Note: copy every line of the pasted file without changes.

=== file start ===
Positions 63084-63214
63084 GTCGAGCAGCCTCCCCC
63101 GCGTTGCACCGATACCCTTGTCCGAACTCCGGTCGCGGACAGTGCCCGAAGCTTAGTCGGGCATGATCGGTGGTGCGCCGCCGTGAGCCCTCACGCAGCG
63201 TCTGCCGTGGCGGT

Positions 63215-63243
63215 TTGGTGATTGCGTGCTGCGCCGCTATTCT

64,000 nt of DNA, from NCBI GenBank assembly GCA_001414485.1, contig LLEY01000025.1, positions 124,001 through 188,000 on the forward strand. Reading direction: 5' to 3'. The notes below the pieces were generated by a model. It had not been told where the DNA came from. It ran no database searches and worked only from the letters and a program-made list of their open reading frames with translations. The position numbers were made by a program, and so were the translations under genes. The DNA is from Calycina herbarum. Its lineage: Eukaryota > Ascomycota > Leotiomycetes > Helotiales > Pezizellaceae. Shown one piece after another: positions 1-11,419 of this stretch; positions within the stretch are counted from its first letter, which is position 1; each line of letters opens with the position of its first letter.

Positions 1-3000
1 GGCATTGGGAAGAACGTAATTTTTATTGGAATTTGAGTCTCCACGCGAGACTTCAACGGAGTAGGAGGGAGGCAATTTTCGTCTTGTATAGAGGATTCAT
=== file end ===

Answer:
Positions 63084-63214
63084 GTCGAGCAGCCTCCCCC
63101 GCGTTGCACCGATACCCTTGTCCGAACTCCGGTCGCGGACAGTGCCCGAAGCTTAGTCGGGCATGATCGGTGGTGCGCCGCCGTGAGCCCTCACGCAGCG
63201 TCTGCCGTGGCGGT

Positions 63215-63243
63215 TTGGTGATTGCGTGCTGCGCCGCTATTCT

64,000 nt of DNA, from NCBI GenBank assembly GCA_001414485.1, contig LLEY01000025.1, positions 124,001 through 188,000 on the forward strand. Reading direction: 5' to 3'. The notes below the pieces were generated by a model. It had not been told where the DNA came from. It ran no database searches and worked only from the letters and a program-made list of their open reading frames with translations. The position numbers were made by a program, and so were the translations under genes. The DNA is from Calycina herbarum. Its lineage: Eukaryota > Ascomycota > Leotiomycetes > Helotiales > Pezizellaceae. Shown one piece after another: positions 1-11,419 of this stretch; positions within the stretch are counted from its first letter, which is position 1; each line of letters opens with the position of its first letter.

Positions 1-3000
1 GGCATTGGGAAGAACGTAATTTTTATTGGAATTTGAGTCTCCACGCGAGACTTCAACGGAGTAGGAGGGAGGCAATTTTCGTCTTGTATAGAGGATTCAT